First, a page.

Holiday Asthma Triggers for Kids
If your child’s rendition of “dashing through the snow” sounds more like, “wheezing through the snow,” you know the holidays are here. It’s that time of year again, when parents drag dusty decorations out of the basement, plop live trees laden with last summer’s mold and pollen in the middle of the living room-, and surprise their kids with a new kitten or puppy on Christmas morning. All in all, the holidays are a cornucopia of asthma triggers for children.
"Each individual's asthma triggers differ," says Kristy Miller, a spokesperson for the Environment Protection Agency. "However, from an indoor environmental perspective, the primary asthma triggers include secondhand smoke, pet dander, mold, dust mites, and pest droppings. During the winter months, many people spend more time indoors, so steps should be taken to reduce or eliminate exposures to these environmental asthma triggers."
How can you help your children ring in the holidays on an asthma-free note? WebMD turned to the experts for advice on how to avoid the most common holiday asthma triggers for kids, so the whole family can enjoy a winter wonderland of festivities --with not a symptom in sight.
Asthma Triggers: Be Wary of Holiday Bugs
No, not the kind with wings, but respiratory infections, which run rampant during the cold winter months – particularly during the holidays, when families travel over the river and through the snow, with millions of other sneezing and coughing merry-makers.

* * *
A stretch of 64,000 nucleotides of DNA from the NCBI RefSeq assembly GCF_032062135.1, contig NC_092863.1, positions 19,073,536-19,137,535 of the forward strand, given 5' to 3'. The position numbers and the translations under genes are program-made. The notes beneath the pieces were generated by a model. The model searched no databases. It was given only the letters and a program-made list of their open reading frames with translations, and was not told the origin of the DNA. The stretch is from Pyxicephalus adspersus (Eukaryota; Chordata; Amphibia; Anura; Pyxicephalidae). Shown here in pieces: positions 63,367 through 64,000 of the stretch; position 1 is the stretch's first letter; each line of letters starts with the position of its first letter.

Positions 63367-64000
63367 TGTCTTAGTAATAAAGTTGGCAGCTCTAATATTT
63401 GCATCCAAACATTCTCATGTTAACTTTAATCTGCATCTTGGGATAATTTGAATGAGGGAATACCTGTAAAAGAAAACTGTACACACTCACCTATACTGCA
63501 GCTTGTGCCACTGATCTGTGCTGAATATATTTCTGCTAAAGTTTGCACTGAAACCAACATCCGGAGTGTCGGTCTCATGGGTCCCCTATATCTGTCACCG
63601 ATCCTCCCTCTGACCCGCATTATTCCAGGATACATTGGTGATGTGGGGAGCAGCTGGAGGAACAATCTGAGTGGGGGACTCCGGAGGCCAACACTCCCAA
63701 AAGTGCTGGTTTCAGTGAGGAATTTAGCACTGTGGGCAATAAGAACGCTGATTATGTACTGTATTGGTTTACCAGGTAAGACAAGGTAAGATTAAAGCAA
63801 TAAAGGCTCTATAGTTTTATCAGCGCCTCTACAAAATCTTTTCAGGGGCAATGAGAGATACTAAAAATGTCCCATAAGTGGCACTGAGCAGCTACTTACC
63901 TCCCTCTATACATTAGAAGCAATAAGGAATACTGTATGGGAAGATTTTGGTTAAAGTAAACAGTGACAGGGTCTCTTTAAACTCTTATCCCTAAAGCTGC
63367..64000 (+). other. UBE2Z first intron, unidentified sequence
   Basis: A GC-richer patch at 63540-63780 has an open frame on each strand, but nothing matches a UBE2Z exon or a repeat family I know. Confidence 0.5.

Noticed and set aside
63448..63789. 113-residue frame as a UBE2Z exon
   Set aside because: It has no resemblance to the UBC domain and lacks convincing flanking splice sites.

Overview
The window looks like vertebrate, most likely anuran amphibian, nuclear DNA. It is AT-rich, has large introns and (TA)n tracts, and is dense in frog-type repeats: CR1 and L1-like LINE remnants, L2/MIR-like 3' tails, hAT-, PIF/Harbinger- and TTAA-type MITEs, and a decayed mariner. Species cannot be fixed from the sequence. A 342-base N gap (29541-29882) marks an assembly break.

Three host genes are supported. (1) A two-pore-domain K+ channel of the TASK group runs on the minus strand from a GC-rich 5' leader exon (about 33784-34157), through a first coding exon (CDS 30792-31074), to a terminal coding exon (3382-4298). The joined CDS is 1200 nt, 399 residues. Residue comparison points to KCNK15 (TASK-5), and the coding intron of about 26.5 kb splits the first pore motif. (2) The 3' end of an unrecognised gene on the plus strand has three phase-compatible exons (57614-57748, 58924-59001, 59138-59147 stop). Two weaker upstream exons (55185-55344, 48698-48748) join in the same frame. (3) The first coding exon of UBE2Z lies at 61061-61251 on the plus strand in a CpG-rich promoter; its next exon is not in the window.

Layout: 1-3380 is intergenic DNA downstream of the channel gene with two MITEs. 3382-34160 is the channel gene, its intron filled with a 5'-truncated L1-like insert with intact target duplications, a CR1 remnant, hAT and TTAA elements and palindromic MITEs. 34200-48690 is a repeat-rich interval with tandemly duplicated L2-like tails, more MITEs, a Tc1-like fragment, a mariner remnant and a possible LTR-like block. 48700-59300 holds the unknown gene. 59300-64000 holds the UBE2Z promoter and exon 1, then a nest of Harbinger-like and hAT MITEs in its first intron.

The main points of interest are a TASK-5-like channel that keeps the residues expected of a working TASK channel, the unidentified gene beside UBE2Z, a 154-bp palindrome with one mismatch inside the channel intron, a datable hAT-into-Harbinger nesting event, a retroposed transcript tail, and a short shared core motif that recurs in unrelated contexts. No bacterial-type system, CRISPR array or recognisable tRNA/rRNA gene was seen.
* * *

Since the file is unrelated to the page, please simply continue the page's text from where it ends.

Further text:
“Asthma flair-ups are frequently due to infections,” says Richard Honsinger, MD, of the Los Alamos Medical Care Clinic. “And during the holidays, we see an increased number of respiratory infections with all the traveling and with people sharing their bugs that cause asthma symptoms to worsen.”
How can respiratory infections be avoided in your kids? Your first option is to stay home during the holidays, and your second is to make sure your kids wash their hands--a lot. Proper hand washing--a good scrubbing with warm water and soap for at least 15 seconds--can reduce the number of germs your kids pick up over the course of the day, which in turn helps lowers the risk of catching a cold and triggering asthma.